A group of ten Muslim students gathered in the shady courtyard of central Jakarta’s Roman Catholic Cathedral are reluctant to pass through its neo-Gothic doorways.
Some argue that entering the cathedral would contravene their devotion to Islam and equate to an abandonment of faith. Their guide responds with the question, “Have you ever visited Borobudur (the ninth-century Buddhist temple in Central Java which attracts millions of domestic tourists annually)?”
“Yes, of course,” they reply.
“Then what is the difference between going there and entering this church?”
Unable to counter this logic, most of the teenagers agree to follow him inside.
Their guide, M Abdullah Darraz, Executive Director of the Maarif Institute, believes this acceptance represents a turning point for the hard-line youths. Exposure to difference can be the first step towards breaking down intolerance.
The cathedral visit is one of several activities organised by the Jakarta-based Maarif Institute as part of its annual youth camp, which has run since 2011 and aims to counter exclusive religious views and prevent radicalisation among young people. The National Jamboree invites 100 high-school students from around the country for a week of “experiential learning”, including excursions and discussion of what it means to be a young Indonesian.
In 2017 the Maarif Institute received approximately 450 applications from 57 schools in 19 provinces. Prospective participants are asked to write about religious identity and diversity in Indonesia, and their motivations for joining the program. Preference is given to submissions that show signs of intolerance, which Maarif researchers believe young Indonesians are exposed to during extracurricular religious activities organised through public high schools.
After the school bell
Rohani Islam (or Rohis) is a nationwide movement for the advancement of Islamic faith and knowledge, delivered through after-class study groups, sermons, and student mentoring engagements. The practice took off following the fall of Suharto’s New Order regime in 1998, but observers now worry that exclusive or even radical views may dominate much Rohis activism.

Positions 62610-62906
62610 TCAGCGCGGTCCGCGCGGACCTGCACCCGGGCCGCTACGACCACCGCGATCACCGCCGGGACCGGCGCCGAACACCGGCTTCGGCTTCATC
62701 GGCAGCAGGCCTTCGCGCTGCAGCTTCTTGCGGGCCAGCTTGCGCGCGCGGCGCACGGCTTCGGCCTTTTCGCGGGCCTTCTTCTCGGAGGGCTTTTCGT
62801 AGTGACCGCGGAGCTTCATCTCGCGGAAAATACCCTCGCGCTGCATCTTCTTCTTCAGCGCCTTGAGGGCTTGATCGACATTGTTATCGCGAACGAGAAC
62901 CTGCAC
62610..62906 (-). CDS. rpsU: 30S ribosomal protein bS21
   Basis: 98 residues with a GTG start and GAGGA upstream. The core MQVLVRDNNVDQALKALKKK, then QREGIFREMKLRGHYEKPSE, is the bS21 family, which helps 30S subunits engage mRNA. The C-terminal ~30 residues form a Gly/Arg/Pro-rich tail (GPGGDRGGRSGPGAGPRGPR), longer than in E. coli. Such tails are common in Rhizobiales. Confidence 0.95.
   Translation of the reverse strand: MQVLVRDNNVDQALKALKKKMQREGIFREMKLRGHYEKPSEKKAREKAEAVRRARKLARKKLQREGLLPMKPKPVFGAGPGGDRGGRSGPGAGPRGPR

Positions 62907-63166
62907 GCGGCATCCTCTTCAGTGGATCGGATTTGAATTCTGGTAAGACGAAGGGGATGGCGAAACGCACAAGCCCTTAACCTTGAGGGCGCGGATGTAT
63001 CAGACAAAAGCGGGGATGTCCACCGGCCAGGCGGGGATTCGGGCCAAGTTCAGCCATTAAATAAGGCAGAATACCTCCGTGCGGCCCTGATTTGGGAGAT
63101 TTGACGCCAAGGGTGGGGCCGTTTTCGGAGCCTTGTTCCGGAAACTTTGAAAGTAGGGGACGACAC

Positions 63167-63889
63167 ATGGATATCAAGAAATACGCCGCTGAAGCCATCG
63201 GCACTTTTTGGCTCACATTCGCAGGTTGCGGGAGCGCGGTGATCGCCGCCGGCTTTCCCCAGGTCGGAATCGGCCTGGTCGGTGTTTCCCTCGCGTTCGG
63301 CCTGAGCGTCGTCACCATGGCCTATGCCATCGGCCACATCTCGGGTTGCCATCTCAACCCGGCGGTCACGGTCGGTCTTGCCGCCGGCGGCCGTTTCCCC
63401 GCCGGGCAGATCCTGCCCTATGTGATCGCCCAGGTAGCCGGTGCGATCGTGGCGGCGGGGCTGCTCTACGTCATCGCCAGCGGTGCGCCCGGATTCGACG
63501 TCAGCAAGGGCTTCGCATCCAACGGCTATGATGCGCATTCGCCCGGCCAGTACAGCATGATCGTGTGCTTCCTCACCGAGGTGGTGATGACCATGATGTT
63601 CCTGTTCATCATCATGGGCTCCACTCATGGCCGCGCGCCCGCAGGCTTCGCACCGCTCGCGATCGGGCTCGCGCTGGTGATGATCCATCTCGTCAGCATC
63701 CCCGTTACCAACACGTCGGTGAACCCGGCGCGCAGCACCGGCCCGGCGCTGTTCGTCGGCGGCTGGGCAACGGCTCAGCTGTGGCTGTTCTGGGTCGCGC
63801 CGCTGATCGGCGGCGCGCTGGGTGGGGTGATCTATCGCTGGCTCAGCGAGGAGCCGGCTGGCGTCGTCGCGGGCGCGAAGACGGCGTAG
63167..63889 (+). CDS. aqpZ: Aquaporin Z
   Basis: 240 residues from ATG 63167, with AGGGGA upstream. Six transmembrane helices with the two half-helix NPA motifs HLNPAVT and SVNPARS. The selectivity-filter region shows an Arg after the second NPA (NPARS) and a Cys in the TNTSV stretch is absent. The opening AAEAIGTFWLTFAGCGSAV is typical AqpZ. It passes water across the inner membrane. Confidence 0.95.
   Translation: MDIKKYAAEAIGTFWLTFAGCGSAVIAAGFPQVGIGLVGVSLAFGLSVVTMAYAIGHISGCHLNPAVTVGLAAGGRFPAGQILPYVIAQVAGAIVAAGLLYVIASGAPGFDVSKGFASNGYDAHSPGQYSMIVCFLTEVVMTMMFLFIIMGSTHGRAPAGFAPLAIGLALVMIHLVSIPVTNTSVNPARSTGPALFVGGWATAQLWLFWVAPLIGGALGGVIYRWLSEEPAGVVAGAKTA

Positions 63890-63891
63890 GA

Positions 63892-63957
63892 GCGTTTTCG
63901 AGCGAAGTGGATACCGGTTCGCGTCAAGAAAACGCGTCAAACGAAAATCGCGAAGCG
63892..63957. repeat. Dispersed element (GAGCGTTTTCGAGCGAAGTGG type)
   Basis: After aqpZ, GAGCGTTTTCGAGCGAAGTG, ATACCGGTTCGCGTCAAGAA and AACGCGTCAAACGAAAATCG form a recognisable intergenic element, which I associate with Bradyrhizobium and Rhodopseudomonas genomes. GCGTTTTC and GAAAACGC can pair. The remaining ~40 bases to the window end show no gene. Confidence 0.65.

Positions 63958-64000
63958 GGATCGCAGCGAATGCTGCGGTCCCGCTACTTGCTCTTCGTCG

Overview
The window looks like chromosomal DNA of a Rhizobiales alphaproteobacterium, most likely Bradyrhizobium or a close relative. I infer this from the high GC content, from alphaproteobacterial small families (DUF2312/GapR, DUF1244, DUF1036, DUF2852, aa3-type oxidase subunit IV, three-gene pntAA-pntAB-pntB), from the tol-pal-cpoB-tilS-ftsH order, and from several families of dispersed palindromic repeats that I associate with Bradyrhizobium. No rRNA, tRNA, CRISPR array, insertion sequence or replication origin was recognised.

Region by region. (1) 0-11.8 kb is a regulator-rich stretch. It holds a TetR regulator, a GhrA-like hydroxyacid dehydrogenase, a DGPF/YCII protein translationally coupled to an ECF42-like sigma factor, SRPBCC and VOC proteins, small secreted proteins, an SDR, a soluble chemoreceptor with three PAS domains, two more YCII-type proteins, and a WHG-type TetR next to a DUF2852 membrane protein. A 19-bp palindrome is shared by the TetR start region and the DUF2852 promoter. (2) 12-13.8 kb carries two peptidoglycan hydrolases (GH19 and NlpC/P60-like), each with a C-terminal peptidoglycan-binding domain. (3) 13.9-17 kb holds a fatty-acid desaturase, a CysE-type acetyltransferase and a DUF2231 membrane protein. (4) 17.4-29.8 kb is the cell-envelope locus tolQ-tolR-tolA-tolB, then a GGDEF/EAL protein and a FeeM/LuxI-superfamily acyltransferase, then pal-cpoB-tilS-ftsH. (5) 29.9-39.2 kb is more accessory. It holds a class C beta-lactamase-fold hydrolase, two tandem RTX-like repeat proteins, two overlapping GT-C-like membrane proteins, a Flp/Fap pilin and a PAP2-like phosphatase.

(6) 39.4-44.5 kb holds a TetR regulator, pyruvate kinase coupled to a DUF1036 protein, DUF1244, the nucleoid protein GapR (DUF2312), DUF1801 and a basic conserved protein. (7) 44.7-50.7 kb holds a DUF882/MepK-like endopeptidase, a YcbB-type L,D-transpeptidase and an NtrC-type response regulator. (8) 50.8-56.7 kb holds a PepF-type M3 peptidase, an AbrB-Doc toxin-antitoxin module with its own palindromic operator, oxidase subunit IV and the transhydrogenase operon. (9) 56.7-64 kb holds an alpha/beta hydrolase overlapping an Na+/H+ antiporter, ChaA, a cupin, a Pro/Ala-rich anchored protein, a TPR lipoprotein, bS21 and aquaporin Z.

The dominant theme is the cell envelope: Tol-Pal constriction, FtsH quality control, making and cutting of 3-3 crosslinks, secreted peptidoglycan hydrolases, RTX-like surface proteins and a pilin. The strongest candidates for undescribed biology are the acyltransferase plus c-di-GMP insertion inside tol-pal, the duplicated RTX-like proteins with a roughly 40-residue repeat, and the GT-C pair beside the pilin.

A 2017 Wahid Institute study which interviewed more than 1600 Rohis participants found that more than 40% of respondents supported a cause to render Indonesia an Islamic state under a caliphate, and 60% would travel abroad for jihad if given the chance.
According to Darraz, parents are generally unconcerned about their children’s sectarian views. For them, ostensibly pious study groups are a far more acceptable extracurricular pursuit than taking drugs, having premarital sex, or participating in tawuran (organised high-school street violence).
The Indonesian Government is aware of the problem, but the scale and sensitivity of the issue makes remedial action difficult. Rohis activities come under the authority of the Intra-School Student Organisation (OSIS) which is regulated by the Ministry of Education. Although relationships between OSIS and outside organisations, such as Hizb ut-Tahrir Indonesia (HTI), are technically forbidden, monitoring remains difficult.